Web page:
At this point, it may sound like there is a whole lot more bad news than good news. Let’s look at it this way: There are many promising solutions on the horizon that could dramatically mitigate the threat of both fraudulent and malicious electronic components in the future. In addition, members of the supply chain can take action now to better protect our economic interests and national security.
The first step is acknowledging that the counterfeit threat is bigger – and more malevolent – than most members of the commercial supply chain have previously realized. The threat exists both upstream and downstream; therefore, a comprehensive anti-counterfeit strategy must include buy-in from all members of the supply chain. Such a strategy must also confront exposures throughout the entire life cycle – from cradle (secure IC design) to grave (ethical e-waste disposal) and everything in between, including Trusted Foundry, proactive technology management, responsible sourcing, and secure logistics.
Without the benefit of a resource like the Trusted Foundry program, members of the IC supply chain must be particularly vigilant in their efforts to defend against chip tampering at the design level. Greater awareness of the risk should prompt more stringent vetting of offshore suppliers and their subcontractors, together with improvements in testing and verification methods.
Secure by design
The Semiconductor Research Corporation, a leading university-research consortium, is working with the National Science Foundation on a $9 million joint research effort called Secure, Trustworthy, Assured, and Resilient Semiconductors and Systems (STARSS). The stated goal of this group is to develop new strategies for IC architecture, specification, and verification that will provide “assurance and confidence in the trustworthiness, reliability, and security of electronic systems, strategies, and techniques that incorporate security in all stages of design and manufacture.”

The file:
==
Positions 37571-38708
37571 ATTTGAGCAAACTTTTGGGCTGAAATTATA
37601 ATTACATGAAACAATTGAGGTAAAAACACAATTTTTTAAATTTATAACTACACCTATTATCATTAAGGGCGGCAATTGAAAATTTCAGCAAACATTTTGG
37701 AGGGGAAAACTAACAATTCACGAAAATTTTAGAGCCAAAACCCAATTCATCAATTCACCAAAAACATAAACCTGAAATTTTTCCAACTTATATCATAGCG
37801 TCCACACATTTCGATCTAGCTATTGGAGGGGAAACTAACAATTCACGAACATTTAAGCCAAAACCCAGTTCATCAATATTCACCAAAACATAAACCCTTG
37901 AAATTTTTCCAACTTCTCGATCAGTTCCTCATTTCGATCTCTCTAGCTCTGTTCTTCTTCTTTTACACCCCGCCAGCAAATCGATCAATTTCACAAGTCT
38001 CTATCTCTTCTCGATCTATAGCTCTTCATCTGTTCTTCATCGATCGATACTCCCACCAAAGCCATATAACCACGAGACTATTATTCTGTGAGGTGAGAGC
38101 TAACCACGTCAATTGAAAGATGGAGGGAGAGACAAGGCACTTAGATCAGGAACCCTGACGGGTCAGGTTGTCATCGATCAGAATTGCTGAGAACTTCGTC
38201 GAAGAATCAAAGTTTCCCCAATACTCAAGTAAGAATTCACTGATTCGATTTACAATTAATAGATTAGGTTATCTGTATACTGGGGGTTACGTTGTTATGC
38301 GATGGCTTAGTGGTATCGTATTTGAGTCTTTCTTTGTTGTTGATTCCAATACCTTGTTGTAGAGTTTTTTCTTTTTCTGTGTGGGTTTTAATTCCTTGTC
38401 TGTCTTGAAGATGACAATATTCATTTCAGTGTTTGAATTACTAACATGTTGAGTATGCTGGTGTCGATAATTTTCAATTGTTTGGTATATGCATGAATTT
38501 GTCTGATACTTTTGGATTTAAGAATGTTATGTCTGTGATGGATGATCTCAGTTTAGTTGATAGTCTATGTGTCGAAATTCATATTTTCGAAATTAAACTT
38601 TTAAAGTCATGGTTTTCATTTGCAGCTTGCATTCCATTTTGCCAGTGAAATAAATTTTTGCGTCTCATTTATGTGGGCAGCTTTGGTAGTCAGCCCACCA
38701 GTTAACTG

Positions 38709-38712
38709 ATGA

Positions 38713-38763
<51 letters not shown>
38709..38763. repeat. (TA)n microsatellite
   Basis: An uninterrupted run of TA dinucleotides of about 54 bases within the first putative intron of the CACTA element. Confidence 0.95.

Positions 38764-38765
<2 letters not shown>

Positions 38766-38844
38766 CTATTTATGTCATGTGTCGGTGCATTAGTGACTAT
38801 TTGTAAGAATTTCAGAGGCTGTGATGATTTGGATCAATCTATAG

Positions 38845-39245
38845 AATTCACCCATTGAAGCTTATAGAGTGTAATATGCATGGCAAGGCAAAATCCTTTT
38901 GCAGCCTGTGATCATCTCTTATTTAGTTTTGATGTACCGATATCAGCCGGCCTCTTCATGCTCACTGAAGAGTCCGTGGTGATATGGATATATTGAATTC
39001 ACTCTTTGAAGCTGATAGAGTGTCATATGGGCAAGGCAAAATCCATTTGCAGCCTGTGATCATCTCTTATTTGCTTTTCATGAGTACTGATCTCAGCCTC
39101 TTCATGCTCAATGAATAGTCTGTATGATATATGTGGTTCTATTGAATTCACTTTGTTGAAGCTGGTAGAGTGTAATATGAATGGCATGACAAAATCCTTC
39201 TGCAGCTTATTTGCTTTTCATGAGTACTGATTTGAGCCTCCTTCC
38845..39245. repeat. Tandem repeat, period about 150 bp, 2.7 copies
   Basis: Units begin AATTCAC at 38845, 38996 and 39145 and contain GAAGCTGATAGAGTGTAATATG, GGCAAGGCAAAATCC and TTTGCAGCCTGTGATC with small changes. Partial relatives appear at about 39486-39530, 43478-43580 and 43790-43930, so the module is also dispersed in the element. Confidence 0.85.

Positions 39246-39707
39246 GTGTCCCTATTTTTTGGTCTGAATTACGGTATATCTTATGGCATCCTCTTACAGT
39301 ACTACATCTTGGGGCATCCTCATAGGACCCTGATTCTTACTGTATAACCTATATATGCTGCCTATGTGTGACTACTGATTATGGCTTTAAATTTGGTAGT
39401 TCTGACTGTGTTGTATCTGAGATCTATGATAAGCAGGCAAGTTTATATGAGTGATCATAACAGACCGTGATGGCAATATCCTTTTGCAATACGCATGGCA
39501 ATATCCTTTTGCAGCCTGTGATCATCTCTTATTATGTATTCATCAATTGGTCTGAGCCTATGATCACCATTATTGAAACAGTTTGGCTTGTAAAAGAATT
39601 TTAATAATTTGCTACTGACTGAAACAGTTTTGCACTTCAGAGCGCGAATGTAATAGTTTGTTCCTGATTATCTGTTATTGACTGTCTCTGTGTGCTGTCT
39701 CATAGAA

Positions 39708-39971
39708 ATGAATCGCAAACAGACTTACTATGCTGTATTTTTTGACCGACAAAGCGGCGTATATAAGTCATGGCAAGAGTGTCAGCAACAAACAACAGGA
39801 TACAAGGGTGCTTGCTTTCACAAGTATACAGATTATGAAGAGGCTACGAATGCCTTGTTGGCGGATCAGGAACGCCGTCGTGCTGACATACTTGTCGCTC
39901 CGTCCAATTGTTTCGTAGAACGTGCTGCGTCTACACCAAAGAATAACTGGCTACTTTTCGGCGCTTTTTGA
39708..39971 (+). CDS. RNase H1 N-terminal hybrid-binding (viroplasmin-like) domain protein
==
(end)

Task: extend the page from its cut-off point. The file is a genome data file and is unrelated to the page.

Adaptations to the chip-fabrication process could also enable the U.S. to leverage global semiconductor manufacturing capacity while still protecting design integrity. The Intelligence Advanced Research Projects Activity (IARPA) government research agency – part of the Office of the Director of National Intelligence – is said to be investigating the feasibility of an advanced chipmaking technology under its Trusted Integrated Chips program that entails what it calls the “split-manufacturing” process. This method would divide chip fabrication into Front-End-of-Line (FEOL) manufacturing, consisting of transistor layers to be fabricated by offshore foundries, and Back-End-of-Line (BEOL) development, with pieces that would be fabricated by trusted U.S. facilities.
Breaking the cycle
As initiatives to more firmly secure IC-level hardware progress, it is incumbent upon the rest of the supply chain to continue to actively support the anti-counterfeit movement within our respective domains.
It has been well documented that counterfeit components are most often introduced into the supply chain through non-authorized, gray market sources. A 2012 report from the DoD stated that the “overwhelming majority” of the more than one million counterfeit parts identified in an investigation of the DoD’s supply chain were sourced from independent electronic parts distributors.